Samsung should be one of the first companies to come out with a 5G-ready phone. Earlier this week, the phone maker said it would release 5G phones with Verizon and AT&T, and during today's Snapdragon Tech Summit, Samsung senior vice president Justin Denison said a Snapdragon 855-powered Samsung phone would arrive in the first half of 2019.
With 5G capabilities, Denison said, you'll be able to make a video call with a loved one that will feature "crystal-clear video" and "flawless" audio. You'll also be able to download a year's worth of TV shows to watch on a flight right before you board.
The first day of Qualcomm's tech summit was dedicated to demonstrating what 5G will mean for smartphones, and while the speeds in the demos didn't approach 5G's touted performance, it's still illustrative to see what phones powered by the Snapdragon 855 will be able to do once 5G networking becomes widespread.
Meet the 3D Sonic Sensor
Instead, a more immediate impact from the Snapdragon 855 chipset will be the inclusion of the Qualcomm 3D Sonic Sensor, an ultrasonic fingerprint sensor that goes under a smartphone's display. That feature supports the expansive, edge-to-edge screens phone makers have favored the last couple of years: not having to leave space for a visible fingerprint sensor on the front of the phone frees up more space for the display.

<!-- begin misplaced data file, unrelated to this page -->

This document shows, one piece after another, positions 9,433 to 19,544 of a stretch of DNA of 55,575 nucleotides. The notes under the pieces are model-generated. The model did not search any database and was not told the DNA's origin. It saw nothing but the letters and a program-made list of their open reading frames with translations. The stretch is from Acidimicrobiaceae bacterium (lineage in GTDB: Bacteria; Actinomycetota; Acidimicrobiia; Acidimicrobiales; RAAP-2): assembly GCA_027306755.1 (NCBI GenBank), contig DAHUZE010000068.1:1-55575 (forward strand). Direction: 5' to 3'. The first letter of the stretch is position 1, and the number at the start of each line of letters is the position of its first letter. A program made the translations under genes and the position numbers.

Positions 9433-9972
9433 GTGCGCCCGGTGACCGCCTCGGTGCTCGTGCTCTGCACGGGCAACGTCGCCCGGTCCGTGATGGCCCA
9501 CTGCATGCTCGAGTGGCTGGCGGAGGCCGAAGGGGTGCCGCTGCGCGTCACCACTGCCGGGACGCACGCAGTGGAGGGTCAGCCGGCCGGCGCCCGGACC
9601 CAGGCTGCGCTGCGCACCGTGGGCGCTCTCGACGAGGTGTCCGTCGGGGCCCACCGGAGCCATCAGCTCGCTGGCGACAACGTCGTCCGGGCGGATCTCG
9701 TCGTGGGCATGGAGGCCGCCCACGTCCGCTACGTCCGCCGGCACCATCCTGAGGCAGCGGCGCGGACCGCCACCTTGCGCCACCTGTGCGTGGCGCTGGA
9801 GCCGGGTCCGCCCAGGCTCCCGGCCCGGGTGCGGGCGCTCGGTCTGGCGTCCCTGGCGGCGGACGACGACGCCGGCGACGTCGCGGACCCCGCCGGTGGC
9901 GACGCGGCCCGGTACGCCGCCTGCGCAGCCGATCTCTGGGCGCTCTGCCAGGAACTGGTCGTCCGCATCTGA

Phone makers also don't have to put the sensor on the back of the phone, which can lead to some awkward placements, like what we saw from Samsung's Galaxy S8 and Note 8 two years ago.
Because its sensor is ultrasonic, Qualcomm is promising accurate detection along with greater security compared to rival options like optical sensors. Unlike optical scanners, Katouzian said, the Sonic Scanner takes a 3D image of a fingerprint, making it difficult to trick the sensor.
Currently, the OnePlus 6T is the only phone directly available to U.S. phone buyers that offers an embedded fingerprint sensor underneath its display. The feature is also available in phones like Vivo's Nex S and Xiaomi Mi 8, but those phones aren't officially supported in the U.S. (You can import them, but they're not guaranteed to work with U.S. cellular networks, and wireless carriers here don't offer support.)
There's no official word yet on which phone makers might adopt the Snapdragon 855 and its 3D Sonic Sensor, though Katouzian said the first such devices would come out in the first half of next year. Given which phones debuted with Qualcomm's top-of-the-line chipset in recent years, it's not a big leap of logic to assume 2019 flagship devices from Samsung, LG, HTC and Google would at least have the option of adopting that feature.